Female engineer broke tunnel taboo in 1972
When Janet P. Bonnema first stepped into the Straight Creek Tunnel in 1972, no one expected the project to be a defining moment in the women’s equal rights movement.
Her story began in November 1970 when Janet, who was living in Georgetown, applied for several job openings with the Colorado Highway Department.
Janet was qualified; she had earned a master’s degree in engineering from the University of Colorado, she was under the age of 68, and she had passed the required tests.
Her ordeal began when she received a letter from the Colorado Highway Department addressed to “Mr.” Janet P. Bonnema, informing “him” that “he” could be employed at the Straight Creek Tunnel if “he” wanted the job.
According to a U.S. Department of Transportation Federal Highway Administration report, when Janet contacted the Department of State Employment, a staff member advised her not to take the position. The employee told her: “Women are taboo in the mines and tunnels of Colorado. Those workers would flat walk out of that there tunnel and they’d never come back.”
The problem with Janet’s entering the tunnel came from an old superstition that there is no telling what dangers might result if a woman goes underground.
Janet went to work for the Colorado Highway Department on the project, but she worked for 18 months without ever setting foot in the burgeoning tunnel. Colorado Highway Department officials admitted that Janet was qualified for the job and was “doing a great job up there,” but said the contractor wouldn’t let any women, not even female reporters, in the tunnel.
However, because she was not allowed in the passage, she could not do her job, which was to plot data gathered from instruments inside the tunnel. She had to depend on her male counterparts to gather the information inside the tunnel for her.
She soon figured, “I’d be a lot more useful if I could get the data firsthand, the way male technicians do.”
She was quoted by the Federal Highway Administration as saying, “I am not allowed to do the same work as the male engineering technicians, even though I am physically able, in better condition and have more stamina than many of the male engineering technicians.”
Janet was physically able. She frequently climbed mountains, rode her motorcycle daily to work at the tunnel, was an airplane pilot, and had been captain of the University of Colorado ski team.
Janet didn’t think that superstition against women entering tunnels was a legal reason for her not to do her job.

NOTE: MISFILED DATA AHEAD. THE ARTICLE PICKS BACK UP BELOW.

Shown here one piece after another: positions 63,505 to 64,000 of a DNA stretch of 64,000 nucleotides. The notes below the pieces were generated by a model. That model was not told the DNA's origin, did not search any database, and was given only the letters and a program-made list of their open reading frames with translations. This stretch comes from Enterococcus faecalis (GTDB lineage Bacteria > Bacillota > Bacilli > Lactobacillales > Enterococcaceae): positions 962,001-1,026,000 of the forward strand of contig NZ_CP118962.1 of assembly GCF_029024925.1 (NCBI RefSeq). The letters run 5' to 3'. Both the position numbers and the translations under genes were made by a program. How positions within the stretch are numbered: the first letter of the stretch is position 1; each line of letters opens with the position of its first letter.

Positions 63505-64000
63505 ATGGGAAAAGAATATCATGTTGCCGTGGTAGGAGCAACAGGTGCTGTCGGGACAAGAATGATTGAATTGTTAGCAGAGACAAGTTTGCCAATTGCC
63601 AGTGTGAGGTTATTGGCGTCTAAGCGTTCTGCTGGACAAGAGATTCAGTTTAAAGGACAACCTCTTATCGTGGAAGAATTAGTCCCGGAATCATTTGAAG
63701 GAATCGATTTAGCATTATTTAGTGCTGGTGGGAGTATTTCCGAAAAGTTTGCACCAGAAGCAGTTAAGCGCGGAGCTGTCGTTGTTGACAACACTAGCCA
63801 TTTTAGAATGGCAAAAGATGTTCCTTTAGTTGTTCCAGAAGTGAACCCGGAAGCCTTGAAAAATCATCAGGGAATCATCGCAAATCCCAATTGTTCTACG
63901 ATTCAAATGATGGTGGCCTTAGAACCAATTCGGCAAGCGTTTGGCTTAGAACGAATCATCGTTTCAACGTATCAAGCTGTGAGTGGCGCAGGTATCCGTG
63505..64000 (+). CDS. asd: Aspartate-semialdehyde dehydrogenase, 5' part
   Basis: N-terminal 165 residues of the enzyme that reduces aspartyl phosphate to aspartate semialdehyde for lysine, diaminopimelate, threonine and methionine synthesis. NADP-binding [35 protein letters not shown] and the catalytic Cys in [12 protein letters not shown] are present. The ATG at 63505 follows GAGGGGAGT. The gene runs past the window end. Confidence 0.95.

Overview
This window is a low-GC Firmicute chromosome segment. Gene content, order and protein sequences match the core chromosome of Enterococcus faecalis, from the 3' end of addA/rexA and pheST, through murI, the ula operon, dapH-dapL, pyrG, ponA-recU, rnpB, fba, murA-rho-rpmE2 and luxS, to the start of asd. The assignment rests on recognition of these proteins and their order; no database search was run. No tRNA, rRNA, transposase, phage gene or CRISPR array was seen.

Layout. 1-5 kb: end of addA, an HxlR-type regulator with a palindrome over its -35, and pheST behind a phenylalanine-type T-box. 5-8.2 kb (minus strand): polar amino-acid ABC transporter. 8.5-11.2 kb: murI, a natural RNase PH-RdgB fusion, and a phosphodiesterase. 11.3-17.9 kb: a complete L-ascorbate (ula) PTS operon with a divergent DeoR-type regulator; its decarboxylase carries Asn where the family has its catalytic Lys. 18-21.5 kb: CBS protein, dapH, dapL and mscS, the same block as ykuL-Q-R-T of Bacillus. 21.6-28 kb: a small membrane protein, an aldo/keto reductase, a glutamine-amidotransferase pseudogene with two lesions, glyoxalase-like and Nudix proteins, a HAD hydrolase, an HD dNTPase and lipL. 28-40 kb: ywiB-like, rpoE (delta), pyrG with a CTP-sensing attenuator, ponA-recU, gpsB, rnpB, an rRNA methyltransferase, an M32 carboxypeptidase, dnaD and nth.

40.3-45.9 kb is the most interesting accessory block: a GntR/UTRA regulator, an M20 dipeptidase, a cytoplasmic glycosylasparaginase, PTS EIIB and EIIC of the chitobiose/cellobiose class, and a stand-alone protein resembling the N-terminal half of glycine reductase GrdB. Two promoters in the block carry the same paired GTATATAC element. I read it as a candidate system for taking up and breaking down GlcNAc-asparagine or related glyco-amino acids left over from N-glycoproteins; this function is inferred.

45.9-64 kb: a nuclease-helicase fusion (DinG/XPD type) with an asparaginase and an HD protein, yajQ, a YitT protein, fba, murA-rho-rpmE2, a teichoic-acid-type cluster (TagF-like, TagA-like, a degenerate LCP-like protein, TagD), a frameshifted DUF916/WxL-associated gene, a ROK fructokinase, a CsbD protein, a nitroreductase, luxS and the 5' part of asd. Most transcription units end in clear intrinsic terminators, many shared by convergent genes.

In July 1972 the United States Department of Transportation, after a yearlong investigation, ruled that the old wives’ tale was not a legal reason to bar women from the tunnel and to do so was to practice sex discrimination.
But the Colorado Department of Highways ignored the ruling. Janet filed a $100,000 class action lawsuit charging that, in addition to not being allowed to gather the data firsthand, she was being denied irreplaceable experience at what her lawsuit called “a unique and highly important engineering project.”
The suit was settled out of court. When Janet filed her lawsuit, she joined a new class of women, mostly white-collar workers, who were seeking jobs where men didn’t welcome them.
On Nov. 9, 1972, Janet strolled into the tunnel after Colorado’s voters had agreed to amend the state Constitution to guarantee equal rights for women. As Janet and several women reporters walked into the tunnel, a workman shouted, “Get those women out of here,” and more than 70 workmen walked off the job.
One worker quit on the spot saying: “they had a woman in the tunnel, and I will not work there for that reason. It’s a jinx.”
Janet paid no attention as she slogged through the mud.
The state estimated the walkout cost about $10,000 but, as some observers had predicted, the men returned the next day to complete the job.
Janet died May 9, 2008, in Okeechobee, Fla. She was inducted into Colorado Women’s Hall of Fame as a transportation engineer in November 2011.
On April 6, 2011, Colorado State Sen. Nancy Spence honored Janet’s memory on the Senate floor, saying “without her willingness to stand up to discrimination, generations of women would never have the opportunities they do today.”